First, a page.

You're not running a module -- you're running subroutines/functions that happen to be stored in modules.
If you put the code in a standalone module and don't specify scope in the definitions of your subroutines/functions, they will be public by default, and callable from anywhere within your application. This means that you can call them with RunCode in a macro, from the class modules of forms/reports, from standalone class modules, or for the functions, from SQL (with some caveats).
Given that you were trying to implement in VBA something that you felt was too complicated for SQL, SQL is the likely context in which you want to execute the code. So, you should just be able to call your function within the SQL statement:
SELECT MyTable.PersonID, MyTable.FirstName, MyTable.LastName, FormatAddress([Address], [City], [State], [Zip], [Country]) As Address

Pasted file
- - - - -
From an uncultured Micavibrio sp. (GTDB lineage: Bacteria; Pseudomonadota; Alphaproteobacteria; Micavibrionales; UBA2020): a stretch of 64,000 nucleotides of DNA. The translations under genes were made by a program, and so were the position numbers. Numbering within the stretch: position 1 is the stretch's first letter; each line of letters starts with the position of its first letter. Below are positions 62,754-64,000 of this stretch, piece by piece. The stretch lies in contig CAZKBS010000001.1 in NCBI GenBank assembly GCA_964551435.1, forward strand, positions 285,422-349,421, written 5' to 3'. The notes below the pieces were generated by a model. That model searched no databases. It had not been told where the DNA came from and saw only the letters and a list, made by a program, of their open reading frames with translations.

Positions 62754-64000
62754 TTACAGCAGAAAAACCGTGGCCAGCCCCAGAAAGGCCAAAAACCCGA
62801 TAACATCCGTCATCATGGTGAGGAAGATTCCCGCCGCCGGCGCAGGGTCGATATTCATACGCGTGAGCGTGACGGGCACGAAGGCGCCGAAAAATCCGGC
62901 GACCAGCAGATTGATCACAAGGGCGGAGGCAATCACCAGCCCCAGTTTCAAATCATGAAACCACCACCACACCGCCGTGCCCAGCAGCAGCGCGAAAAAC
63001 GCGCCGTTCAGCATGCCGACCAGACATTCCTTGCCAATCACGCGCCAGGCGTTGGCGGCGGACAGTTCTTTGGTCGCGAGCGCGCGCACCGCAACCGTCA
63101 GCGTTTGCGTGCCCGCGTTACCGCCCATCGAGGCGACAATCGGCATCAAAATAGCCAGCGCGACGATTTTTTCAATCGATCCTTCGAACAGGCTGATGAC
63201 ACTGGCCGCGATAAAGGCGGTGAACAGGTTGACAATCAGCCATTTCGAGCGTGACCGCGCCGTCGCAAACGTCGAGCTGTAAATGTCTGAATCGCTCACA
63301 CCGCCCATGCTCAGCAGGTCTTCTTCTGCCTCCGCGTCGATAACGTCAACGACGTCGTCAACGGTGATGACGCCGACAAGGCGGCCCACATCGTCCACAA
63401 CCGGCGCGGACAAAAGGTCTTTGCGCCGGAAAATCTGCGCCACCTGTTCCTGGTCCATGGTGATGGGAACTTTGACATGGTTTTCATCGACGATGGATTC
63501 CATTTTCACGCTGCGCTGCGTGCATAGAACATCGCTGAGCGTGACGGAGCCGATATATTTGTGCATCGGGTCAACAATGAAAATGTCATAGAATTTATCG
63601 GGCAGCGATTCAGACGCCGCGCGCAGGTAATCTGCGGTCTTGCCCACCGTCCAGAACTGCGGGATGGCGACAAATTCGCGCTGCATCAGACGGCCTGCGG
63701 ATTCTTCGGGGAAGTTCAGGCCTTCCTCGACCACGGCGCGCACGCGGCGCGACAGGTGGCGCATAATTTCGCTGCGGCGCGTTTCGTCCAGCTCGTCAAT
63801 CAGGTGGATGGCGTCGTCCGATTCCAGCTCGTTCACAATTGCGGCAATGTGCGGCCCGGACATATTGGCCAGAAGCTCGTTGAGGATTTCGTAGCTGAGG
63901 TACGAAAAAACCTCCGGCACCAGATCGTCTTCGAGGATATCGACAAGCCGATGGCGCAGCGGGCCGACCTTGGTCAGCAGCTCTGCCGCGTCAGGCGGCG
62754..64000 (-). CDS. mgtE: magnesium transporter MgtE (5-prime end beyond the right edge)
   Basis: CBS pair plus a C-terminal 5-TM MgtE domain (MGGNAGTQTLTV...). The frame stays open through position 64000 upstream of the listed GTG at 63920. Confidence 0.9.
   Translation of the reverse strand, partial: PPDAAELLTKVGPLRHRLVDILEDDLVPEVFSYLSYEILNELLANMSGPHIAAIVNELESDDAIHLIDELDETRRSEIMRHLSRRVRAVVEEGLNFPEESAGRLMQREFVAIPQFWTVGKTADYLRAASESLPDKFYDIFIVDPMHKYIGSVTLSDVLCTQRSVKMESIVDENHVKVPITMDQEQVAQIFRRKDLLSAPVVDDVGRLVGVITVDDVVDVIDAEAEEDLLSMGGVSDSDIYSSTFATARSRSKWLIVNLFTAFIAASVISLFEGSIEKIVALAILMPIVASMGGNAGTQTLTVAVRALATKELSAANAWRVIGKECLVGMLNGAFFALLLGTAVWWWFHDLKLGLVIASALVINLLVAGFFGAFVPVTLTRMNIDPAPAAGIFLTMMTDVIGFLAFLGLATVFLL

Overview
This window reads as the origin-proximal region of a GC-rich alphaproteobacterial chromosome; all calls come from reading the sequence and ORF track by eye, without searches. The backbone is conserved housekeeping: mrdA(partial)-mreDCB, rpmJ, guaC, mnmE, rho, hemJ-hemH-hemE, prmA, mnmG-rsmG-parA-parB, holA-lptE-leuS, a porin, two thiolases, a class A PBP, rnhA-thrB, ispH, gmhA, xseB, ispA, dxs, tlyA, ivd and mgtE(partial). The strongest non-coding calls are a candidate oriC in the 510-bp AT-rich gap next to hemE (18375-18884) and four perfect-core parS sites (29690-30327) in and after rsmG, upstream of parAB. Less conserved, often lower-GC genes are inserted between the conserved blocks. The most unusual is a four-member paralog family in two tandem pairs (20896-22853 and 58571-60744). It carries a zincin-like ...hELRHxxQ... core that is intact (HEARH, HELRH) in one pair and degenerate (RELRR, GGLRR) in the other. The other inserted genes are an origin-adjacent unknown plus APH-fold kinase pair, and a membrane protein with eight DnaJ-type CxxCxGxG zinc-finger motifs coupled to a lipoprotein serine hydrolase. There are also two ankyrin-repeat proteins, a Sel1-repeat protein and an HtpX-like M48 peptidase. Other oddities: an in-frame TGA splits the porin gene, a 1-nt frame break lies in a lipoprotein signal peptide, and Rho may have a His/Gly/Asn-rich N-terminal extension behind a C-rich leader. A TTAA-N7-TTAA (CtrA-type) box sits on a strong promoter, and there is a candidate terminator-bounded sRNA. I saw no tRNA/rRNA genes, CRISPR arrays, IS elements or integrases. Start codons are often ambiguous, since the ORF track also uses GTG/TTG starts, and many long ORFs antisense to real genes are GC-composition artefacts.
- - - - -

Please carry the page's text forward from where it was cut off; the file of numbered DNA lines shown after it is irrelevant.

That SQL calls a public function called FormatAddress() that takes as arguments the components of an address and formats them appropriately. It's a trivial example as you likely would not need a VBA function for that purpose, but the point is that this is how you call functions from within a SQL statement.
Subroutines (i.e., code that returns no value) are not callable from within SQL statements.